Now, this isn’t to say that it’s a bad book; it’s far from it, in fact. But personally, I have a difficult time staying invested in it. I look forward to watching more of his travel TV show, because I love both TV and travel.
This blog post was originally going to be about nonfiction in general, but I’ve gotten a little off-topic and have dove into discussing a particular piece of nonfiction. I wanted to talk about CommonLit, a wonderful website and resource offered to teachers and students that gives them nonfiction texts, standard-aligned questions, and paired text ideas. It saved my butt while I was a full-time classroom teacher, and it saved my butt even more when I became a reading interventionist. Their resources are varied, interesting, and leveled by Lexile, which I remember also discussing on this blog in the past. Reading levels allow me to gauge whether a piece of reading is appropriate for my students, and the standards help me hit on all the important marking points.
Recently, I’ve been experimenting with a new game mode on Hearthstone, called “Wild Mode.”
That’s what I’ll be discussing a little bit today. I like to play Hearthstone on my phone, because it gives me the chance to do something during my downtime. Whether it’s the adventure mode or something else, there’s always something interesting to check out in this game. I can climb the Wild ladder, for example, and explore what that world has to offer as compared to the Standard ladder.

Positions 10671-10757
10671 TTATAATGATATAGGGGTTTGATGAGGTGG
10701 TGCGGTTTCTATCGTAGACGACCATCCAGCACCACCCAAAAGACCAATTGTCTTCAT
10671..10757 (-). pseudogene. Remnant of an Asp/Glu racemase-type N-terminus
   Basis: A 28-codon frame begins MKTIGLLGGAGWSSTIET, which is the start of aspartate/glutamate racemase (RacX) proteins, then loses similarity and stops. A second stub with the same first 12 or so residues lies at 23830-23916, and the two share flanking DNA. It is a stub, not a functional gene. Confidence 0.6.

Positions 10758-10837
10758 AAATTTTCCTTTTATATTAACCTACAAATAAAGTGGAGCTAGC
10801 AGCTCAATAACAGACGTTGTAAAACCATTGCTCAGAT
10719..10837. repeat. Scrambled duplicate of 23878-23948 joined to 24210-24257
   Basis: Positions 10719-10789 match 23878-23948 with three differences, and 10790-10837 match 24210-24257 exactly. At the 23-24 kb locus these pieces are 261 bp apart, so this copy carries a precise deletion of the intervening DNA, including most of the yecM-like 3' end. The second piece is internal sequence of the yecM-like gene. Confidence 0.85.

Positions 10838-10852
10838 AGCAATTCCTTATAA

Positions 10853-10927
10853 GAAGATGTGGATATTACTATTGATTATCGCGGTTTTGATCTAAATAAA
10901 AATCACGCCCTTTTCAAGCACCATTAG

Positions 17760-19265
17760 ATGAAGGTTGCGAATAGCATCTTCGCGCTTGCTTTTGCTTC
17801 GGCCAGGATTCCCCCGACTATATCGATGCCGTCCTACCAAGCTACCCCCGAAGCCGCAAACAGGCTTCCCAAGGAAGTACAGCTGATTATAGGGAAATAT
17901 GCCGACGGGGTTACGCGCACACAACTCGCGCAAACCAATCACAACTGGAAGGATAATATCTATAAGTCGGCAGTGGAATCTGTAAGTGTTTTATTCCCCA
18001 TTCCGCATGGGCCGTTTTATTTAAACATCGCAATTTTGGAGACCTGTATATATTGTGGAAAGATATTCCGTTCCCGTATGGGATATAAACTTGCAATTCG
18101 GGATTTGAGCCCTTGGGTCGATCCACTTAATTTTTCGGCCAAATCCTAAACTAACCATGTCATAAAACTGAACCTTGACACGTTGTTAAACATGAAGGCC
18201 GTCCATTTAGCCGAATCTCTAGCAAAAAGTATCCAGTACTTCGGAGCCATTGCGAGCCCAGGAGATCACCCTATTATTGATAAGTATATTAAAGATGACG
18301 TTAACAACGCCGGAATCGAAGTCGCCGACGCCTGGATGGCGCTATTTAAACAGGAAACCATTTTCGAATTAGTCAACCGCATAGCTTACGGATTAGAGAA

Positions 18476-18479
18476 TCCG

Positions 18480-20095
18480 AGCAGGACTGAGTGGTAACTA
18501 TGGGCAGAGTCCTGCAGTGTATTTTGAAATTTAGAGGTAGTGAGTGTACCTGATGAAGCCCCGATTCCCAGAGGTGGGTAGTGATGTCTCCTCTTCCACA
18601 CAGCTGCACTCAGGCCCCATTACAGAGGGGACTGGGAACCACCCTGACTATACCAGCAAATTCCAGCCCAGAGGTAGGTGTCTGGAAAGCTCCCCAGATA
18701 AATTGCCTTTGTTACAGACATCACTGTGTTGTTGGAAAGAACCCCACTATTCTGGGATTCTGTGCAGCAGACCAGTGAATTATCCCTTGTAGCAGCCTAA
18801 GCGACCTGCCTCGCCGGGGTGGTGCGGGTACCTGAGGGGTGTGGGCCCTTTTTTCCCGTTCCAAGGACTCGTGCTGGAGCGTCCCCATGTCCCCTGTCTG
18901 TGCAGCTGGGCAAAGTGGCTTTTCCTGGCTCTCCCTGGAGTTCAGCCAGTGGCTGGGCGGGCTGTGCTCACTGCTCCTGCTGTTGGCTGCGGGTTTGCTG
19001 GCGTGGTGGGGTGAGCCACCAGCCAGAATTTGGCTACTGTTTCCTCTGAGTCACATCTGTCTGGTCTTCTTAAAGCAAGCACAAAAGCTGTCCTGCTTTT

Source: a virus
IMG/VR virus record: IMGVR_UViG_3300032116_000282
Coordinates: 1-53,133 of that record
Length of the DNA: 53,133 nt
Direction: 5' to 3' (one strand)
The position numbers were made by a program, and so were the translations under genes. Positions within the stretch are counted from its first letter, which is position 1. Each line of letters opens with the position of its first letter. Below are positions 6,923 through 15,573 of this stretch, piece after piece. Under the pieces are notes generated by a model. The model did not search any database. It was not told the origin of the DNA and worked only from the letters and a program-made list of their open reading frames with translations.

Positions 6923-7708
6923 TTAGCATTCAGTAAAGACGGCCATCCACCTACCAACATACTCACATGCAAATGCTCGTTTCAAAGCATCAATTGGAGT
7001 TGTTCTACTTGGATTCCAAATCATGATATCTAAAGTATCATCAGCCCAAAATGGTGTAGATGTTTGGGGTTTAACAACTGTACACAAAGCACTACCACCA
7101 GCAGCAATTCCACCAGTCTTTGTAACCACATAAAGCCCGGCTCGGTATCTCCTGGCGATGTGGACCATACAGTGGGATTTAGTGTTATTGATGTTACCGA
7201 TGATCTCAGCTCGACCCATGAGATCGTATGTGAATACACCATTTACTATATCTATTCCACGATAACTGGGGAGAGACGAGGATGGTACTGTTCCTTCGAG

Hearthstone has two modes of deck construction: Standard, which includes the last two years of cards that have been released, and Wild, which includes all cards from all previous expansions and other content releases, such as solo adventures. Both modes are separated on the ranked and unranked ladders, allowing for people to pit Wild decks against Wild decks and Standard decks against other Standard decks. That way, it’s fair, and people aren’t playing at a disadvantage against each other based on what cards are available to them. Having Wild cards available to you changes what’s strong and what isn’t strong.
I generally like to play on the Standard ladder, but recently, I’ve been exploring Wild because of the different deck archetypes available to this mode. The two modes have drastically different metas, with different classes superior in this mode versus what classes are superior in Standard. For example, Warrior is a strong class in Standard right now but is considered one of the weakest in Wild. Shaman is great in Wild but mostly mediocre in Standard right now. The diversity of decks is what entices me most to this mode. I’ve been running an Even Shaman deck on the ladder and have won many of my games so far. It’s pretty dominant over casual, constructed decks that aren’t as refined as it. It’s unfortunate for my opponents, but great for me!